Private Space Taxi's Crew Escape System Passes Big Hurdle

SpaceX Dragon Launch Abort
Artist's concept of SpaceX's Dragon capsule putting its launch abort system into action. (Image credit: SpaceX)

The private spaceflight company SpaceX has notched another milestone, bringing its Dragon capsule one step closer to carrying astronauts to Earth orbit and back.

NASA has approved the preliminary design review of SpaceX's launch abort system, which will help crews aboard the Dragon capsule get out of harm's way should any problems crop up during liftoff, company officials announced last week. With this hurdle cleared, SpaceX can now start building hardware for the system.

"Dragon’s integrated launch abort system provides astronauts with the ability to safely escape from the beginning of the launch until the rocket reaches orbit," SpaceX's David Giger, co-lead of the DragonRider program, which is upgrading the capsule to carry crews, said in a statement. "This level of protection is unprecedented in manned spaceflight history."

The gumdrop-shaped Dragon stands 9.5 feet (2.9 meters) tall and measures 11.8 feet (3.6 m) wide at its base. SpaceX envisions it carrying seven astronauts. [The Falcons and Dragon of SpaceX]

Spurring private spaceflight

Since the space shuttle fleet retired in July 2011, NASA has lacked the ability to loft astronauts to the International Space Station (ISS) or other destinations in Earth orbit. The space agency is now dependent on Russian Soyuz vehicles to provide this taxi service.

However, NASA wants private spaceflight companies like SpaceX to step up by the middle of the decade. NASA gave SpaceX $75 million in April 2011 during the second round of its Commercial Crew Development Program, primarily to help the company develop the launch abort system.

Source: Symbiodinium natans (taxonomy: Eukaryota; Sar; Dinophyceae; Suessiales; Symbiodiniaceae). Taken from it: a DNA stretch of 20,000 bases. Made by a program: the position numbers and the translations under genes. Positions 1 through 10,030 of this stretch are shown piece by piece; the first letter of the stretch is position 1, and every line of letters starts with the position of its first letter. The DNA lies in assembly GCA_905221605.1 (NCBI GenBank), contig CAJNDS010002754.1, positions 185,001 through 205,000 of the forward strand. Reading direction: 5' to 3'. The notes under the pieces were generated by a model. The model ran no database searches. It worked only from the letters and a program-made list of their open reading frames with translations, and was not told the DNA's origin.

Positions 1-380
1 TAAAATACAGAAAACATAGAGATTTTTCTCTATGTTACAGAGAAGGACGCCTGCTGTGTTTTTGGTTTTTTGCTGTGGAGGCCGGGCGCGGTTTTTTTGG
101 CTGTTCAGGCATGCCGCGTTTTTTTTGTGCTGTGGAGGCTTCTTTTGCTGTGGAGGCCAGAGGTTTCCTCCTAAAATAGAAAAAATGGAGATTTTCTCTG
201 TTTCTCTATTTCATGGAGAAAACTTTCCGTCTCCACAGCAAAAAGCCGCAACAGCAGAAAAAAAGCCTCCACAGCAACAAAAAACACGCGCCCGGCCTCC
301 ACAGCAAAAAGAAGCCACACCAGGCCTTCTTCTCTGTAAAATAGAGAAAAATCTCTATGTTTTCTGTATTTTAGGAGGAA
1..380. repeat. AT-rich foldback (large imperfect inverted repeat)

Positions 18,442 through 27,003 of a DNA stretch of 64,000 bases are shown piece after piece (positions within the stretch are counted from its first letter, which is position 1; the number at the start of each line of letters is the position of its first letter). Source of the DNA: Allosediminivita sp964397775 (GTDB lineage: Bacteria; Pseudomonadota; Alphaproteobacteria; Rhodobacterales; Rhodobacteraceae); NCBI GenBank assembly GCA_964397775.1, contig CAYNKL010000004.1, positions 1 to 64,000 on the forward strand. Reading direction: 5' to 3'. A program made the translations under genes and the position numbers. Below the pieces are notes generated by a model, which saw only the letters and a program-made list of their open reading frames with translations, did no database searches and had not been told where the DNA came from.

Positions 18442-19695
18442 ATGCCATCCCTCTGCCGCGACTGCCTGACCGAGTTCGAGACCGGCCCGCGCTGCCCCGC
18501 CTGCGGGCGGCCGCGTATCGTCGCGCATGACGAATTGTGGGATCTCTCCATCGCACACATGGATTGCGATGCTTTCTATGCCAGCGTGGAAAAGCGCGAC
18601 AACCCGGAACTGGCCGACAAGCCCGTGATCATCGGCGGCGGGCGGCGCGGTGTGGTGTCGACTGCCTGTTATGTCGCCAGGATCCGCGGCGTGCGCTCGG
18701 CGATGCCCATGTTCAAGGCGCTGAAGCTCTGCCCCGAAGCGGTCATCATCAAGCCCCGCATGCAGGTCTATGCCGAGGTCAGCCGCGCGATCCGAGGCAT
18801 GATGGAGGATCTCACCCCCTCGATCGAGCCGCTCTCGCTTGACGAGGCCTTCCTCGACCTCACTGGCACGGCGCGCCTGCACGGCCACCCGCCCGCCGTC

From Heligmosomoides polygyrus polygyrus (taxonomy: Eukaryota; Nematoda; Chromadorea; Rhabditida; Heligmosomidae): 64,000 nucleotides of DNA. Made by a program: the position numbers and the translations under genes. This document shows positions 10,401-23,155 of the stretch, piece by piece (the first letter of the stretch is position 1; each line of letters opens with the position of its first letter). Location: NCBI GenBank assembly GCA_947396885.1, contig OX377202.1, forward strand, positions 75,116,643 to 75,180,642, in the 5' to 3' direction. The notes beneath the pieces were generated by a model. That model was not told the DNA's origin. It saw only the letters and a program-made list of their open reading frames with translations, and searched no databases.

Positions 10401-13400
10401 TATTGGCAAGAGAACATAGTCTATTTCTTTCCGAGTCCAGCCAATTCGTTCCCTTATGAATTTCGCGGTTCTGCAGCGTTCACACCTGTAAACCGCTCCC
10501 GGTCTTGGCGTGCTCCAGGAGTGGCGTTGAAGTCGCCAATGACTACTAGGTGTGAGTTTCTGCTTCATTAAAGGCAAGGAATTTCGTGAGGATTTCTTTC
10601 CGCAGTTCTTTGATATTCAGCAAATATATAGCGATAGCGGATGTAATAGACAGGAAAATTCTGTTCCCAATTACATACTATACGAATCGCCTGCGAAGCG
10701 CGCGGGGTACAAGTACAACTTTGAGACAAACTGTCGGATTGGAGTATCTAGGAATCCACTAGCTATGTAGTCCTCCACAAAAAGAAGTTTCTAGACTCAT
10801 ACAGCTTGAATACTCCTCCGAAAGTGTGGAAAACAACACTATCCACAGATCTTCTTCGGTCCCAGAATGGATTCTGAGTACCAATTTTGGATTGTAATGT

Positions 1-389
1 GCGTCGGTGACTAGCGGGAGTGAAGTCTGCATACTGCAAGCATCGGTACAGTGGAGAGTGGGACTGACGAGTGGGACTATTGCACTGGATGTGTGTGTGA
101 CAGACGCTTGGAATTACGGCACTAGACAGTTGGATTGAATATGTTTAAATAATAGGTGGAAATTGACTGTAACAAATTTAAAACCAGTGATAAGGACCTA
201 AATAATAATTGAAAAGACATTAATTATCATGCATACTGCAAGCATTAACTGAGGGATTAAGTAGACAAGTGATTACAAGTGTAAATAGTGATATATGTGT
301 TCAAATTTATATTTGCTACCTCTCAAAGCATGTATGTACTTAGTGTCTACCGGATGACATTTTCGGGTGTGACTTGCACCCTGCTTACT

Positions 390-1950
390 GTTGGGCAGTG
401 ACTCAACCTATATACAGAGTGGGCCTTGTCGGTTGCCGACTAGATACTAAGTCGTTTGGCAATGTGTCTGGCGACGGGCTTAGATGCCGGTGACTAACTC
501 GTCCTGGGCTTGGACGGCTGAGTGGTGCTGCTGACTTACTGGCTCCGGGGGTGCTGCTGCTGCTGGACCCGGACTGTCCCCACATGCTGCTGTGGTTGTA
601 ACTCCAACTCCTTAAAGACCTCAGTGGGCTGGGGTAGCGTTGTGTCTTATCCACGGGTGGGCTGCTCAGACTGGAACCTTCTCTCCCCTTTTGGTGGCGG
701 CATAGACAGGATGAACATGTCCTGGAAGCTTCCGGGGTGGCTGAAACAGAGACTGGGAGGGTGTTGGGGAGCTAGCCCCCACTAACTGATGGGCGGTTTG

SpaceX's design for this system is different than the traditional rocket escape tower, which generally must be jettisoned during every launch. Rather, SpaceX incorporates engines into Dragon's side walls. The abort system returns to Earth with the capsule, allowing for reuse, company officials said.

These same escape thrusters will eventually enable Dragon to land accurately on Earth or another planet, officials said. (The current version of the capsule relies on splashdowns.)

And SpaceX does plan to send Dragon farther afield than low-Earth orbit. The company is working with NASA on a so-called "Red Dragon" mission, for example, which would go to Mars to hunt for signs of life.

An artist's illustration of SpaceX's Dragon space capsule in Earth orbit. (Image credit: SpaceX)

Cargo flights, too

SpaceX also holds a $1.6 billion NASA contract to make 12 supply flights to the space station using an unmanned version of Dragon. Last December, the company made its first orbital test flight with the capsule, which launched atop SpaceX's Falcon 9 rocket.

A second demo flight, which should dock Dragon to the orbiting lab, is likely to take place place in January or February 2012.

If all goes well with that test run, the capsule's next flight would be an operational supply flight, SpaceX officials have said.

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